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7.3.3. The Red Hat Network and up2date

Some vendors of RPM-based Linux distributions also provide utilities that can help with management of the distributions they create. Red Hat has created two complementary products, the Red Hat Network (RHN) and up2date, which together provide much the same functionality for managing Red Hat Linux installations as tools such as AutoUpdate and AutoRPM, as well as offering more advanced features.
Red Hat Network is a subscription-based service offered by Red Hat Red Hat Network makes software available for installation via the network. (A free evaluation is also available.) After registering machines with Red Hat Network, administrators can pull updates or new software for installation to those registered machines. In addition, administrators have access to a Web-based administrative console from which they can view the systems they manage and can push software out to those systems.
Red Hat offers two tiers of access to Red Hat Network. Basic Service subscriptions to Red Hat Network provide the ability to manage single systems. Multiple machines can be subscribed by the same administrator for Basic Service level Red Hat Network access, but they must all be managed independently. The administrator must push out errata to each machine separately. Workgroup Service subscriptions provide the same functionality as Basic Service subscriptions, but they also provide the ability to group multiple machines for simultaneous administration. All errata updates for all machines subscribed to Workgroup Service can be pushed out by a single action, for example. Furthermore, Workgroup Service subscriptions can allow management by multiple administrators if desired, making it possible for large organizations to share responsibilities among administrators.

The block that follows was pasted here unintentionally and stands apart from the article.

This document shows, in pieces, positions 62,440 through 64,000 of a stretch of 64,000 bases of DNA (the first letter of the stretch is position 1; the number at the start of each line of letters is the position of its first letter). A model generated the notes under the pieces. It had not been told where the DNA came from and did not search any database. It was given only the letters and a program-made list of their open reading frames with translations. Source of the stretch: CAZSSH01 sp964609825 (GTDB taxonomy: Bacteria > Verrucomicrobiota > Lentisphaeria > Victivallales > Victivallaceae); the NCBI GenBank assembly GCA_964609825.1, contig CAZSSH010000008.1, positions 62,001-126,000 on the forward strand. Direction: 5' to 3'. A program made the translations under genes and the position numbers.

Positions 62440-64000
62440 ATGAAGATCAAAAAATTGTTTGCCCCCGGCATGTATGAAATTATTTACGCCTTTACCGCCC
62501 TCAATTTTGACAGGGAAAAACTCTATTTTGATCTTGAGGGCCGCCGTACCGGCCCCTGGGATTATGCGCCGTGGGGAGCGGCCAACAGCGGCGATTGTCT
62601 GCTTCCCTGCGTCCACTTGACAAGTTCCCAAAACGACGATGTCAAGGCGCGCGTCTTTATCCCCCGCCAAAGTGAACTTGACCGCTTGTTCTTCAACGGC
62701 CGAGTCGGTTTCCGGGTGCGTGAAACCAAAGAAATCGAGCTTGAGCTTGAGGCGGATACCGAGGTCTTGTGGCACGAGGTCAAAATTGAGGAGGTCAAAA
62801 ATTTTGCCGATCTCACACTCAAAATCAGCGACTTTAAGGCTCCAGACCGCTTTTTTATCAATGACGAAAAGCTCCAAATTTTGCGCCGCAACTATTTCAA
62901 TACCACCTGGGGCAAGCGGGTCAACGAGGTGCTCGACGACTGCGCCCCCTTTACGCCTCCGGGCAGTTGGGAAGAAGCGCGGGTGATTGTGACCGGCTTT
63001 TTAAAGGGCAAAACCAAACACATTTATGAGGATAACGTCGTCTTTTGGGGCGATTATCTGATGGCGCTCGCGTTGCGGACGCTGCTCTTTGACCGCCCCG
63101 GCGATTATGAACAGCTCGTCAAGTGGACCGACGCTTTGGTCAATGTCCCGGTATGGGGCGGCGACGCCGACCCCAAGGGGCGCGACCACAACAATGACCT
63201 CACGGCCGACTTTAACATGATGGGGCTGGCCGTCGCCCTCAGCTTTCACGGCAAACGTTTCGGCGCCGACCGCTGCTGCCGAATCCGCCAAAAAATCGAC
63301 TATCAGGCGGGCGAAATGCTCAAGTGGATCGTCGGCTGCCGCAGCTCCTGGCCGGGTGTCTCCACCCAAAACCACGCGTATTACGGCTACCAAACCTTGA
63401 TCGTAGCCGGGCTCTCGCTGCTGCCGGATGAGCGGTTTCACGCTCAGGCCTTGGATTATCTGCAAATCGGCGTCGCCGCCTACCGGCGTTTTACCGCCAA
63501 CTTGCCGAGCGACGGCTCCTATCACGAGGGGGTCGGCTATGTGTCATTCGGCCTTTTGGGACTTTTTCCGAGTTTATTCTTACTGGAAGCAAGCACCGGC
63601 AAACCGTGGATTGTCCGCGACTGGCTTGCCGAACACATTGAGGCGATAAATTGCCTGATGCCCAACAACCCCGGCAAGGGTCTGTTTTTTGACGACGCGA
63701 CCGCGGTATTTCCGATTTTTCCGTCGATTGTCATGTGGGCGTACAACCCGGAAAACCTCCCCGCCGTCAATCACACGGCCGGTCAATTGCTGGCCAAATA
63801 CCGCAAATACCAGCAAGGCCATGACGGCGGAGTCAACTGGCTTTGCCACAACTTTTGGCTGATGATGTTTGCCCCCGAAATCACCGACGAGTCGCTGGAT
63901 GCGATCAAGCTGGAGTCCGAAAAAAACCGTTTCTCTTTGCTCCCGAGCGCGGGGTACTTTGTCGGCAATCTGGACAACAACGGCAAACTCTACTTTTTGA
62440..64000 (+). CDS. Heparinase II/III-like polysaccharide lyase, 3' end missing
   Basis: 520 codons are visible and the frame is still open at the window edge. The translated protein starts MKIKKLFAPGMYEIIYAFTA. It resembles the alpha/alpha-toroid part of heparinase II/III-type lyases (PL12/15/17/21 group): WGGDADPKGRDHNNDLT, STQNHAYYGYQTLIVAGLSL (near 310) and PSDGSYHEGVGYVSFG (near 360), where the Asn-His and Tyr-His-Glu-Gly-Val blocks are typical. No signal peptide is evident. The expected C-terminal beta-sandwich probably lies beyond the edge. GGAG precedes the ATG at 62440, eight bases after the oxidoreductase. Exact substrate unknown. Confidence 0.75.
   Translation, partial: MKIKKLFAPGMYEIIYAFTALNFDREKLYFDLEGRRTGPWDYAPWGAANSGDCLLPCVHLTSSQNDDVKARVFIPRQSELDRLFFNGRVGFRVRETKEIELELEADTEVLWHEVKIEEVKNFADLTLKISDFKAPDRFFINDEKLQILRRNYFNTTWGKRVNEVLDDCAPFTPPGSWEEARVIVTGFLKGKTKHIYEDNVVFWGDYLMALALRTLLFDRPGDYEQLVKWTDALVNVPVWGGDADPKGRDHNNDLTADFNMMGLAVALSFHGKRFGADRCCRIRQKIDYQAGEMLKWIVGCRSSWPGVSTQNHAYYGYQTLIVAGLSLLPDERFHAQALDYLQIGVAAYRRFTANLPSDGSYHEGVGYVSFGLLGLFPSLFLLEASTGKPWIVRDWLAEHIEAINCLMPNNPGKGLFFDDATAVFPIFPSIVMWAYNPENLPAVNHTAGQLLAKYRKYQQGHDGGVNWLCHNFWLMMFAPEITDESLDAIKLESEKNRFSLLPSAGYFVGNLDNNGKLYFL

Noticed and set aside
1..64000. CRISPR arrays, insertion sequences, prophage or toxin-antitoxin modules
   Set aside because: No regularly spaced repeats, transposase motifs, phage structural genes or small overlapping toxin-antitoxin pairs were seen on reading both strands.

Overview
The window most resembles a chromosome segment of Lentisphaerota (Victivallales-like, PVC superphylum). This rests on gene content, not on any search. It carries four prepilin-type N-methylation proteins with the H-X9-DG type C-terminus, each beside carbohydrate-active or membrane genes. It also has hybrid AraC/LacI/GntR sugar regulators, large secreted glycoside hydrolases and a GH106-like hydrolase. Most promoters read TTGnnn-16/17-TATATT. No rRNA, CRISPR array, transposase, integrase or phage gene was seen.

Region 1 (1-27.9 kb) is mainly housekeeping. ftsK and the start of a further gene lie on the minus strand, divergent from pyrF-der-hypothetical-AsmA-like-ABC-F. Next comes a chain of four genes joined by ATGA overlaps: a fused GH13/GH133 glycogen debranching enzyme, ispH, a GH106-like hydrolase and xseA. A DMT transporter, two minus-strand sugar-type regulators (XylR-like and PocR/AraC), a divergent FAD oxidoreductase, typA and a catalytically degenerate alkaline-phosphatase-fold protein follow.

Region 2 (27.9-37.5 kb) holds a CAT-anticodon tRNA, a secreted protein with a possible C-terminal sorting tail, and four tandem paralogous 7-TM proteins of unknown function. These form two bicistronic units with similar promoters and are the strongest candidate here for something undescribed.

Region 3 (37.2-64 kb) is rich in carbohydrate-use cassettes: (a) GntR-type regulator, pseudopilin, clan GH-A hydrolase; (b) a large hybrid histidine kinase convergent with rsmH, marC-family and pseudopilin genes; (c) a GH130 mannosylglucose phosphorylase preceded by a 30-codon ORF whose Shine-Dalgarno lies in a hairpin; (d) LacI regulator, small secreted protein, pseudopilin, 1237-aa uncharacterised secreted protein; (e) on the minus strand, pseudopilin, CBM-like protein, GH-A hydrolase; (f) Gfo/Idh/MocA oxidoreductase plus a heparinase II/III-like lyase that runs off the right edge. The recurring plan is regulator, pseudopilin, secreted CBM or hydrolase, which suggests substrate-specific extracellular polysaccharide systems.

When using Red Hat Network to manage machines with Workgroup Service subscriptions, Red Hat also offers two optional services: Red Hat Network Proxy Server and Red Hat Network Satellite. The Red Hat Network Proxy Server is, as its name suggests, a proxy server for the Red Hat Network. Using it, errata pushed out via Red Hat Network is downloaded by the organization (only once) to a central server in-house. All machines in that organization subscribed to Red Hat Network get their updated software from that in-house proxy server, significantly reducing the network bandwidth requirements needed to keep large organizations up to date.